Starbucks Reserve Roastery
Pantheon Blend No.1
|Roaster Location:||Seattle, Washington|
|Coffee Origin:||Guatemala; West Java; Colombia.|
|Est. Price:||$30.00/16 ounces|
|Review Date:||May 2015|
Blind Assessment: Evaluated as espresso. Very discreetly and mildly roast-toned. Ken (93) found the hint of roast fine, maybe even refreshing given all of the bright, lighter-roasted espressos he tastes, but Ethan (91) was not entirely happy with the roasty suggestions. Chocolaty and floral yes, but he also found the blend “bittersweet,” “dry”, even “gritty,” and “lacking complexity overall.” The term “dry” found its way into Ken’s notes as well, but nevertheless he appreciated the chocolate, the caramel, the raisin, the flowers and for him a pleasant hint of anise. True, Ethan did fall in line with Ken when it came to sampling the blend in three parts milk, where both found the chocolate and caramel notes appealing and the floral notes surprisingly clear and persistent.
Notes: The Pantheon Blend is a limited edition open-source seasonal espresso blend, one of an array of very select small-lot coffees that together demonstrates the entry of Starbucks into the new, highest-end specialty coffee scene. This blend was roasted on a small-batch roaster and is only available for purchase at the palatial new Starbucks Reserve Roastery location in Seattle. Note that most of the rest of the Starbucks Reserve coffees, including all of those that can be purchased online or off-site, are roasted on a considerably larger batch-roaster located on the lower level of the Reserve Roastery, and based on our sampling are roasted considerably darker than the highest-end coffees like this one that are only sold scooped out of bulk bins on location. For further information visit www.starbucks.com/roastery.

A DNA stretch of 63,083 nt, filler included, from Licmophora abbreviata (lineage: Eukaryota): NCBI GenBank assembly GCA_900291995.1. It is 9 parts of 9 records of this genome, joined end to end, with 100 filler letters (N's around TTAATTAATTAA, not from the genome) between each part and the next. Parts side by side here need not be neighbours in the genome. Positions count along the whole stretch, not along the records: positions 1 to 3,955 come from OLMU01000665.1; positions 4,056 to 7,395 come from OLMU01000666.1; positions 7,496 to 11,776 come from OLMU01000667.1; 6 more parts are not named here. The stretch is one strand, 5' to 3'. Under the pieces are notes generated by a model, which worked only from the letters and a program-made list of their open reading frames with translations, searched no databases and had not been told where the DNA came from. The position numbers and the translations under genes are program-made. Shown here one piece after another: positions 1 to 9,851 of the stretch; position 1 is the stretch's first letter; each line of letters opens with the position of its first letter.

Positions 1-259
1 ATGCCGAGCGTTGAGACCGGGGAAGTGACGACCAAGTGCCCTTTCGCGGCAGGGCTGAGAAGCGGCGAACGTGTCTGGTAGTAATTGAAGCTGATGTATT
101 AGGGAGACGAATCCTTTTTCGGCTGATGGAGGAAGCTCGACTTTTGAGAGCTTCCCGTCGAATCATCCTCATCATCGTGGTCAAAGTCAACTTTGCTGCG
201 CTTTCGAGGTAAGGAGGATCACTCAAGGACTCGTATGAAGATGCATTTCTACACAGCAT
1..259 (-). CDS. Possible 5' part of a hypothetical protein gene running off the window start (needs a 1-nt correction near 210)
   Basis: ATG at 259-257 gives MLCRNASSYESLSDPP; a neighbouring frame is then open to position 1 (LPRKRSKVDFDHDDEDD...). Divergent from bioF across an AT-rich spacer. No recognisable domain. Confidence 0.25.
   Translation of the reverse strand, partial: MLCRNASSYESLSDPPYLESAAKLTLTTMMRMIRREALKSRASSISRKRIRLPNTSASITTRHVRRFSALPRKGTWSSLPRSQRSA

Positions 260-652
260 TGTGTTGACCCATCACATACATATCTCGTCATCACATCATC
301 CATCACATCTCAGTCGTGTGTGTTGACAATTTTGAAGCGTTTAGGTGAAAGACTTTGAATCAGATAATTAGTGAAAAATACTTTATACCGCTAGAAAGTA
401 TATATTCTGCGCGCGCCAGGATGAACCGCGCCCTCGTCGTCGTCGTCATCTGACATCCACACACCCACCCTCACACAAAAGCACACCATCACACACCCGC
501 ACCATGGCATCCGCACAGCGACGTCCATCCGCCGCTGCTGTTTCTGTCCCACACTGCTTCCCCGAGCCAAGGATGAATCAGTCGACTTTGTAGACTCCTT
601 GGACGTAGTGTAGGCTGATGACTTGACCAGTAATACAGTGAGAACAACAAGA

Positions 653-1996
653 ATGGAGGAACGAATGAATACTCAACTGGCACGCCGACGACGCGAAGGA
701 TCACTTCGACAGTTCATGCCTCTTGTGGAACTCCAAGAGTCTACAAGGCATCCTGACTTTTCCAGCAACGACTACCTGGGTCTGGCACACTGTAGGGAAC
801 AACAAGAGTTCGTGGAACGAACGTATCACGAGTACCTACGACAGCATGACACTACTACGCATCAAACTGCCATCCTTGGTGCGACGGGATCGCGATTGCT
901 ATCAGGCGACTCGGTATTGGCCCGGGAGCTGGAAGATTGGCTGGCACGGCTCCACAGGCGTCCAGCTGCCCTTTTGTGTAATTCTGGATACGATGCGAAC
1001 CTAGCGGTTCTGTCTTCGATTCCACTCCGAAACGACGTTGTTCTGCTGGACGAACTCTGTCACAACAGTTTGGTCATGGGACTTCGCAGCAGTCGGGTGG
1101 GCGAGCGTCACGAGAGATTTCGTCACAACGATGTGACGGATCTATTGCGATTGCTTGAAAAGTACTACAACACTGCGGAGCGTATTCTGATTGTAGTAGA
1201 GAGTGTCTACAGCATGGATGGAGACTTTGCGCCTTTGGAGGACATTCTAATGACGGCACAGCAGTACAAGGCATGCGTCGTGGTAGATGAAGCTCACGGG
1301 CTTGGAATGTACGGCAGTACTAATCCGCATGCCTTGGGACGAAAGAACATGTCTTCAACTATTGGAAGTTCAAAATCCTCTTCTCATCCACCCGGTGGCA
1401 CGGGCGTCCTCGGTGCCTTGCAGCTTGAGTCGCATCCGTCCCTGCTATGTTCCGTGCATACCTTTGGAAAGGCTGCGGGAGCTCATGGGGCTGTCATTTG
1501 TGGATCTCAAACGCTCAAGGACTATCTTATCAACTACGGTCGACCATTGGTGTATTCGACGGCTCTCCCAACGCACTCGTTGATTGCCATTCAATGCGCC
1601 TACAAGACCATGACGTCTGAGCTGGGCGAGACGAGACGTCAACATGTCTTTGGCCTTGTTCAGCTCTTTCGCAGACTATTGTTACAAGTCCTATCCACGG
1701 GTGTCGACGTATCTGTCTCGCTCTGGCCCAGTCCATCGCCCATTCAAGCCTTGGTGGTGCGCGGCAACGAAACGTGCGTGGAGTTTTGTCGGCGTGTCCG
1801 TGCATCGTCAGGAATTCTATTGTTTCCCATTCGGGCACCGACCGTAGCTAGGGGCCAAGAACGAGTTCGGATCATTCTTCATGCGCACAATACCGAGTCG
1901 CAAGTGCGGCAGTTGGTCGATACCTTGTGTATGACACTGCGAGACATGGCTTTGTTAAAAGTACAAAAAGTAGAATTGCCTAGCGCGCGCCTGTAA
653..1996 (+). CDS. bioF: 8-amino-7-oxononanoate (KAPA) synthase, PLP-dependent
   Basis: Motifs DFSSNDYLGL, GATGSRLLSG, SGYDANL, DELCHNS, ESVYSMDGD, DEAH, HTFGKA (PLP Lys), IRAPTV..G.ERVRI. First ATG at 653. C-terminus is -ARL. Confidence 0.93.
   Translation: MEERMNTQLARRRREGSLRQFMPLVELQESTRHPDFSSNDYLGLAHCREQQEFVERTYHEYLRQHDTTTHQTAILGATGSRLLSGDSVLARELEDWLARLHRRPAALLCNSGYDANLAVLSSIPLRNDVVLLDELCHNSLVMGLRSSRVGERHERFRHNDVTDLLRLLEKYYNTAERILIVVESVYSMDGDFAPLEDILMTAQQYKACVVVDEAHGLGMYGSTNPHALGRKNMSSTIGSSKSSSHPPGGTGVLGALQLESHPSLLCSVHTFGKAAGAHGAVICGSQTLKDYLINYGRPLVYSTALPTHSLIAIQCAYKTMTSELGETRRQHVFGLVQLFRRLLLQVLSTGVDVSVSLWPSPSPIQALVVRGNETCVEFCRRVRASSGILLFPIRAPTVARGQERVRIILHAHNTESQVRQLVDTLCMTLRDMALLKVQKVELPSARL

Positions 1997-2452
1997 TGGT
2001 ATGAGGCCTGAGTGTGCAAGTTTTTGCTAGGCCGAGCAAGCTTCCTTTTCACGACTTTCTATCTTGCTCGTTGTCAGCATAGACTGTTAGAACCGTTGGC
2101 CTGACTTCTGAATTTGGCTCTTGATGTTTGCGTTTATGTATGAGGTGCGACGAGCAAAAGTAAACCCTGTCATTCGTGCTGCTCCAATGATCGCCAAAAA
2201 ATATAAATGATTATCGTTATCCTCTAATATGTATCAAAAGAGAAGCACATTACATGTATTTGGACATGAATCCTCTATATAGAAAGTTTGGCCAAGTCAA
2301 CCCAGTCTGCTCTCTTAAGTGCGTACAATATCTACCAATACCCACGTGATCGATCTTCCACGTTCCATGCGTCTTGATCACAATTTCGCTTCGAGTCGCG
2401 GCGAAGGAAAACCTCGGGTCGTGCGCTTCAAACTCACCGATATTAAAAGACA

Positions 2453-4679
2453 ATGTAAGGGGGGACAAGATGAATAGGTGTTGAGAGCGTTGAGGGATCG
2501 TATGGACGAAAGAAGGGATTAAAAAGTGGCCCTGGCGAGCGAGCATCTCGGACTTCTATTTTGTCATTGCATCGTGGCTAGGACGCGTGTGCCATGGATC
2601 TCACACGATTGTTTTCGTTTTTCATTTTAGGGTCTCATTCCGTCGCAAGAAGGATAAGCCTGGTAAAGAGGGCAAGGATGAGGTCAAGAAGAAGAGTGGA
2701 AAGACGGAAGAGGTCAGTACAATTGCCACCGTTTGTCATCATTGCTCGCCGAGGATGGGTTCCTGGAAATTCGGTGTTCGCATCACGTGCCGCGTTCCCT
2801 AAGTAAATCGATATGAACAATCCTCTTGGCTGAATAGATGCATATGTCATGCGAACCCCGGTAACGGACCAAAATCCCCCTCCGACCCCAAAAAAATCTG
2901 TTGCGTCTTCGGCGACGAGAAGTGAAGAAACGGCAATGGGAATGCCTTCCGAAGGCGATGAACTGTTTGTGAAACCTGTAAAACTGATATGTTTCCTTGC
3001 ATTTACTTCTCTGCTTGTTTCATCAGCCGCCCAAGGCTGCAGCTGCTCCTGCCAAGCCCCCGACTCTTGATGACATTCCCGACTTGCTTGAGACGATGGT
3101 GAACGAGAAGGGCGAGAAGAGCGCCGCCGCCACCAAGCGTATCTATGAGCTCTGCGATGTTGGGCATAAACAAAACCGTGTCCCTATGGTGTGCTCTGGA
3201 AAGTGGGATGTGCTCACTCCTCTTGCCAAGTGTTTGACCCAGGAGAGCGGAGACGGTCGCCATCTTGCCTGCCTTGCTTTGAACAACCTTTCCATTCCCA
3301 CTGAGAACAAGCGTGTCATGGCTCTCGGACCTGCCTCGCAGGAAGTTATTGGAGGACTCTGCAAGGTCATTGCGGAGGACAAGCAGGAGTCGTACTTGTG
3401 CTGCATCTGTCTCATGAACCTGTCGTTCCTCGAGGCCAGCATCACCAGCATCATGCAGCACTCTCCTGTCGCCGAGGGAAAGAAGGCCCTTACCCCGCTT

Who Should Drink It: Not your usual pungent, scorched-cedar Starbucks espresso blend. On the other hand, not a bright, crisply sweet lighter-roasted espresso in the newer style either. Unfortunately, short of traveling to Seattle and buying this blend in person at the new Starbucks Reserve Roastery readers apparently will have no way to decide for themselves whether Starbucks split the difference felicitously between dark and medium when it roasted this blend. The Starbucks Reserve coffees sold online or off-site are roasted much darker than this blend. Nice coffees, fancy names, but, well, just your same old dark-roasted Starbucks.
This review originally appeared in the May, 2015 tasting report: Open Source Espresso Blends